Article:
Doctor Who: Peladon

Peladon is a planet that featured in two stories during the 3rd Doctor’s run during the 1970s. These Big Finish audio four stories carry on the drama on Peladon — the environmental issues, the political intrigue both on the planet and among interested parties elsewhere in the galaxy, and the lives of various characters seen in Curse of Peladon and Monster of Peladon.

Peladon

Just a note before I begin: I haven’t seen either of the two Peladon episodes in years and my memories of story details are vague. 

The Ordeal of Peladon

This first story is set near the end of the reign of King Peladon (David Troughton, who played the young prince way back in the 1970s). Aging, he’s  been in semi-seclusion for the past ten years and lets his chancellor Raarlan do most of the work of administration for the kingdom. Unfortunately, this enables Raarlan to do as he likes and keep things from the king. For example, the new mines that have recently opened up in the desert provinces.

King Peladon

King Peladon is worried about a holy man named Skarn who is also in the desert provinces and is developing a cult following due to his claims that the old gods are speaking through him. The king wants to know more about Skarn and wants to understand what the people see in him.

When a woman offers to take him to meet Skarn, the king is eager to go. This means leaving the citadel and taking a long walk out into the desert, with an adventure or two along the way. The meeting is not what the king was hoping for, but then Skarn’s new prophet-like powers aren’t what he imagines them to be either — as the surprise cameo appearance of a Doctor not appearing on the cover art makes clear when he pops up in a flashback and explains the situation.

Continue reading “Doctor Who: Peladon”

HP Lovecraft Film Festival, Best of 2020

After a long delay, I have finally obtained the BluRay for the best short horror films from around the world shown at the 2020 HP Lovecraft Film Festival (a streaming festival that year).

It’s an interesting batch, with only one film loosely based on a Lovecraft story, and a couple of others that might be called allusions to the works of HPL.

U14

A pretty good US-made film in an atypical setting. What starts out as the usual, boring night at work for a country and western DJ/radio talk show host named Rooster turns into a bewildering experience in recursive horror when several of his call-ins request that he play an oldie they call “U14”.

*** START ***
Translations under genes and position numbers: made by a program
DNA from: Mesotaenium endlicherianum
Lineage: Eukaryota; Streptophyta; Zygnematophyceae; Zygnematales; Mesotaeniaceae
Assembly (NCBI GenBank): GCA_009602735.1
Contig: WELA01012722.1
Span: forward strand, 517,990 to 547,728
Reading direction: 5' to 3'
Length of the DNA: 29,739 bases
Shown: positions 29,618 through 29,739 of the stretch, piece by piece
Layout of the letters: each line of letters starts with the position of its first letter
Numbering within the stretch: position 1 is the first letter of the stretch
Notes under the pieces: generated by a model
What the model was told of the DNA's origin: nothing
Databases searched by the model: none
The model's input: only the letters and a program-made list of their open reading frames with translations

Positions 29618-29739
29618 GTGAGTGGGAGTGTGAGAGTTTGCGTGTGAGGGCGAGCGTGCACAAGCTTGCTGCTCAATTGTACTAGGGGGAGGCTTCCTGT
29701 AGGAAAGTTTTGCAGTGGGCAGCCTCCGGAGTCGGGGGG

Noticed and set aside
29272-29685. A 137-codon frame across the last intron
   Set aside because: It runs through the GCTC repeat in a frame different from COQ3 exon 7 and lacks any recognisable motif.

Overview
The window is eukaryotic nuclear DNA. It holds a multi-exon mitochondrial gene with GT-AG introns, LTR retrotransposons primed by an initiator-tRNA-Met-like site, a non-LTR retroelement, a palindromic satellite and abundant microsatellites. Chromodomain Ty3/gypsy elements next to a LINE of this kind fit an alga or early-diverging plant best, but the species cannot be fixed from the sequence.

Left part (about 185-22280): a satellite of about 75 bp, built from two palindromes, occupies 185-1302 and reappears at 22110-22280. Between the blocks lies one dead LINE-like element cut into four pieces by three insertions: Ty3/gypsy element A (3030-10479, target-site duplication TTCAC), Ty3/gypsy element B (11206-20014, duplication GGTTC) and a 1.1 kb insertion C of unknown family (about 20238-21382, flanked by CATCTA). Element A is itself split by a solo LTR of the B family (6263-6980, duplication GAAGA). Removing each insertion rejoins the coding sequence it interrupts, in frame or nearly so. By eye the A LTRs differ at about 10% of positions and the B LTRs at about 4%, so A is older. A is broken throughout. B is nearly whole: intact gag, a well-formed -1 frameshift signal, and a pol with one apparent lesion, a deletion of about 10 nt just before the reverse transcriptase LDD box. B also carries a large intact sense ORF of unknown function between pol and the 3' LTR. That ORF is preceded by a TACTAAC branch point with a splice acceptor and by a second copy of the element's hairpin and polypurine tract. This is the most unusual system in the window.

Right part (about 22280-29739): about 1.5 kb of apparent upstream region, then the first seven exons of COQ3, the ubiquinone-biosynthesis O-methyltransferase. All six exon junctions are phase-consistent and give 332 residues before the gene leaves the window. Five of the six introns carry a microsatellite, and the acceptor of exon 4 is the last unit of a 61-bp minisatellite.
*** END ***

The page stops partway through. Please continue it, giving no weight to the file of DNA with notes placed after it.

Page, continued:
Rooster has no clue what U14 is, if it’s a song title or a juke box number, but since so many people are asking for it, he has a look in the store room. After digging through stacks of old 45s, he finds a box containing a set of cassette tapes labeled U1, U2, and so on. One is labeled U14, so he takes it back up to the control room along with some antique equipment that will let him broadcast tapes.

U14

Continue reading “HP Lovecraft Film Festival, Best of 2020”

Doctor Who: Out of Time 3

Wink

This is the third in a sort-of series of stories in which the 10th Doctor (David Tennant) runs into one of his previous selves and they have an adventure together. In the first Out of Time, he and 4th Doctor (Tom Baker) battled the Daleks in a transtemporal abbey. In the second story, he joined the 5th Doctor (Peter Davison) jumping around different eras in Parisian history to stop a very long-term plot of the Cybermen.

This time, it’s the 6th Doctor (Colin Baker). The threat they face is the Weeping Angels.

The Tardis has been kicking up a fuss and, instead of taking the 10th Doctor where he wants to go, lands on Lucidus Silvara, a planet famed for being constantly in the blinding white light of its “thousand cold suns,” except for one day each year when there’s an eclipse and the beauty of the planet is visible briefly in the dim light. This is not that day. The Doctor cannot see the man who calls out to him from the bright light, but people who’ve watched the original Doctor Who series, or listened to these Big Finish audios, recognize that voice right away.

The 6th Doctor had dropped in to see the planet on its annual eclipse day, and doesn’t understand why it’s suddenly so bright again; the eclipse shouldn’t have ended for a few more hours. He’s lost his own Tardis somewhere around here, but of course can’t see where it is. But he soon realizes that he’s talking to the Doctor and not just a doctor, and who else would be in a position to lend a hand? (although he doesn’t care for the “grubby” look of Dr. 10’s Tardis).